purchase goods for themselves and family members), men’s forms of transporta-
tion (e.g., cars, motorcycles) and the tendency for men to travel farther distances
than women (Johnsson-Latham, 2007). Further, wealthy people consume far more
than low-income people, and gender differences in consumption are most aggra-
vated between poor women and men (Johnsson-Latham, 2007). Therefore, income
inequality between women and men may be an important factor in general patterns
of gender differences in SC, and highlights the importance of intersections be-
tween gender and social class in understanding SC behaviors and attitudes (Axsen,
TyreeHageman, & Lentz, 2012; Kurz, Gardner, Verplanken, & Abraham, 2015).
Differences in women’s and men’s SC are often linked to gender roles and
associated practices. Private-sphere care-taking behaviors and practices, such as
cooking, cleaning, and purchasing clothes for others are stereotypically done by
women, and these extend to sustainable forms of these behaviors being done more
often by women as well (e.g., buying organic food, “green” cleaning products, and
sustainably produced clothing; Dahl, Vescio, Swim, & Johnson, 2013). Alternately,
home renovations, which are stereotypically done by men and follow practices
Gender and Sustainable Consumption 3
associated with men’s homeowner roles, also include more sustainable forms of
these behaviors being done more often by men (e.g., installing energy-efficient
technologies in homes and buildings; Dahl et al., 2013). Further, men tend to
avoid consuming sustainable products and engaging in sustainable behaviors that
are more strongly associated with women than men (e.g., line drying clothes,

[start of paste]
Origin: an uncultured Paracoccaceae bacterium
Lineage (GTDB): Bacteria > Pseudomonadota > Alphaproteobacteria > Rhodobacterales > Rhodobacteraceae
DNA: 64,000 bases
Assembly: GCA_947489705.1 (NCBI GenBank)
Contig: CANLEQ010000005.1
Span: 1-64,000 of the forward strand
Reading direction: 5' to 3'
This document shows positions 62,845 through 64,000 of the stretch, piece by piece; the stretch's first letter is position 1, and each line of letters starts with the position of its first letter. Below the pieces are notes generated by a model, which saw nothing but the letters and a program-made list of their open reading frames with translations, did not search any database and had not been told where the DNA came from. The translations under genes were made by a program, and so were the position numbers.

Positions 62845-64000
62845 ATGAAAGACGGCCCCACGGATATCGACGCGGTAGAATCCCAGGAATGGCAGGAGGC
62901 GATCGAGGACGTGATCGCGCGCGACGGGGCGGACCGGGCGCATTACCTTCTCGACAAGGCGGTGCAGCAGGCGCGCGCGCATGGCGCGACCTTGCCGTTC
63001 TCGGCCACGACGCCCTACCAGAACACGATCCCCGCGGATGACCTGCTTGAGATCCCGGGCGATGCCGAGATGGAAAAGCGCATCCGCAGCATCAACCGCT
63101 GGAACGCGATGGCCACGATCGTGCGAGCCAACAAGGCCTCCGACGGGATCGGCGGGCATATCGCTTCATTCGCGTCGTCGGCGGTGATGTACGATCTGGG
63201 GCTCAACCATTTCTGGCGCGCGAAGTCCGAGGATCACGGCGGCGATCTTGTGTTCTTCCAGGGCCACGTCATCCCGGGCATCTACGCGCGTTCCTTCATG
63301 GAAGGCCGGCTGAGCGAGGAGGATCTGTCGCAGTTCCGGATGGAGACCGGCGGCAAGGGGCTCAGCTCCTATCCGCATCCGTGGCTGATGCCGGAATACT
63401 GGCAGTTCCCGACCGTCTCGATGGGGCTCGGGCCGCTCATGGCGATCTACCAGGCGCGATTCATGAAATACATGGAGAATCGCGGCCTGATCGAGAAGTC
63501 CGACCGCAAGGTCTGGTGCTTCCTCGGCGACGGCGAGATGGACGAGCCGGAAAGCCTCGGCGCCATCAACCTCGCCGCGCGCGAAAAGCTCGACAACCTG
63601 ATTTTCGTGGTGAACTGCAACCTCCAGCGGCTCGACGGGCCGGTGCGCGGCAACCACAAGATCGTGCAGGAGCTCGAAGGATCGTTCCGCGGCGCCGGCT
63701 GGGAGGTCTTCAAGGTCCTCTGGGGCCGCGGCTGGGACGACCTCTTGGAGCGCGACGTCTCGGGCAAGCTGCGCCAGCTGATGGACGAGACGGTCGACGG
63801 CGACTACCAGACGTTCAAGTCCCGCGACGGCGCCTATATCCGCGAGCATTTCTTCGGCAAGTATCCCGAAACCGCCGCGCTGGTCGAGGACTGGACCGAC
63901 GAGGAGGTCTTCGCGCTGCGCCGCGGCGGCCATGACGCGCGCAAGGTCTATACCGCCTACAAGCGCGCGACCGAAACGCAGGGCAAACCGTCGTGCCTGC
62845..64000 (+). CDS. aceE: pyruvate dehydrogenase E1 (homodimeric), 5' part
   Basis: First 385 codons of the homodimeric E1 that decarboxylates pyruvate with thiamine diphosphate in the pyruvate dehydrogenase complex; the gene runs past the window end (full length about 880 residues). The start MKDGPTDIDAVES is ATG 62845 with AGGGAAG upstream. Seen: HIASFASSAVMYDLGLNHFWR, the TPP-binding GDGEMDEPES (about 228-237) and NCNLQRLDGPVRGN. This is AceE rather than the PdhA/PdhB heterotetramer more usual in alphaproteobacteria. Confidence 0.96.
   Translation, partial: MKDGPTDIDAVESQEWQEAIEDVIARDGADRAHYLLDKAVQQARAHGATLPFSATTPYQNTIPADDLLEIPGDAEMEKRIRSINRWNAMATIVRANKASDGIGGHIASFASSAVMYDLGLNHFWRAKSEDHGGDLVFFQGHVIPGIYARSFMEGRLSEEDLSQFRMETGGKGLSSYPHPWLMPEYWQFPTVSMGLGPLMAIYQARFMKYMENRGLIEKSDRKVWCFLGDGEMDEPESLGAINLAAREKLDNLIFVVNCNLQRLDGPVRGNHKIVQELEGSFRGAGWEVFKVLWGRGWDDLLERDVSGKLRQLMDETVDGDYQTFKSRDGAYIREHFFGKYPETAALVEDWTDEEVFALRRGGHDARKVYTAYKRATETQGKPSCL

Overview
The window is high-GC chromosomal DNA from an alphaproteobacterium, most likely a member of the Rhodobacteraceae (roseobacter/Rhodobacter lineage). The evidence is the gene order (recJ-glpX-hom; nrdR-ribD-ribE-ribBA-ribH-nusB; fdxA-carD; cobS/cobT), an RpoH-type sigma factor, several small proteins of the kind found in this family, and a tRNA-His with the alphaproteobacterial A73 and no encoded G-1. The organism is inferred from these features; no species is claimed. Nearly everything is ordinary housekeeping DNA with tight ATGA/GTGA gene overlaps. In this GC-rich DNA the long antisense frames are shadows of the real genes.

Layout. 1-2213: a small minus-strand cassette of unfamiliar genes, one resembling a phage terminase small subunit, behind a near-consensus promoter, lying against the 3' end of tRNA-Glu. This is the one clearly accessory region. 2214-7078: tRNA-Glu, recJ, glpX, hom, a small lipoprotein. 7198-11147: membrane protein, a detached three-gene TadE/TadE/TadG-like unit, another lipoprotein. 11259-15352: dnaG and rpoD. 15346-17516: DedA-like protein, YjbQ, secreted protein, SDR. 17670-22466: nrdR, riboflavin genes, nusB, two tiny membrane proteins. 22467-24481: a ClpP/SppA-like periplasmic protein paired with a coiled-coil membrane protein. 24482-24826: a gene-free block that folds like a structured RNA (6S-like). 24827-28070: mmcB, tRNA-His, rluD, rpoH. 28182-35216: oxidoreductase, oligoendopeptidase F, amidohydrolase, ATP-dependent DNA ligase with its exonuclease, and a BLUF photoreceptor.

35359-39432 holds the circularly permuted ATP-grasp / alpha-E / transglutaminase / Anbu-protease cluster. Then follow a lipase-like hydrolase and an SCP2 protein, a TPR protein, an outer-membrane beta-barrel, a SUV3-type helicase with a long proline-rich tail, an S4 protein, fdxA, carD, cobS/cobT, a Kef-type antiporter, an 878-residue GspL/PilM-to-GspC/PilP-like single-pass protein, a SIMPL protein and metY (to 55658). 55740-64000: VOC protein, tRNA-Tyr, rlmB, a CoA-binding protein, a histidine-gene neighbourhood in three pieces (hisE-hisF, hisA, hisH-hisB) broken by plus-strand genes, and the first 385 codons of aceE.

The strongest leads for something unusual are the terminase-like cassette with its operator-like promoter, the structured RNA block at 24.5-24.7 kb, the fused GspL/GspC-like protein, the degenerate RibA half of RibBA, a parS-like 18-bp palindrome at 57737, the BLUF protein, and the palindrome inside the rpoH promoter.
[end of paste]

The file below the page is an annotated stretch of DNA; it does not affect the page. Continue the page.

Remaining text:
recycling, and using reusable shopping bags; Dahl et al., 2013; Johnson, Dahl,
Swim, & Vescio, 2013). On the other hand, women do not show the same avoid-
ance when purchasing sustainable products (e.g., electronic air leak detectors and
flashlights with renewable power; Dahl et al., 2013) or engaging in SC behaviors
(Johnson et al., 2013) that are more strongly associated with men than women.
This pattern suggests that social stereotypes and a preference to adhere to gender
role norms may particularly influence men’s engagement in SC, above and beyond
the tendency for individuals to simply carry out SC behaviors that align with their
traditional gender roles.
Limited research on individuals with queer and nonbinary gender identities
also suggests that patterns of SC are influenced by gender identity rather than
biological gender or the maintenance of gender roles per se. In general, queer
communities are often more accepting of behaviors and beliefs that are “gender-
bending” or do not consistently adhere to one gender role, which may explain a
greater overall level of activism (including environmental activism) among those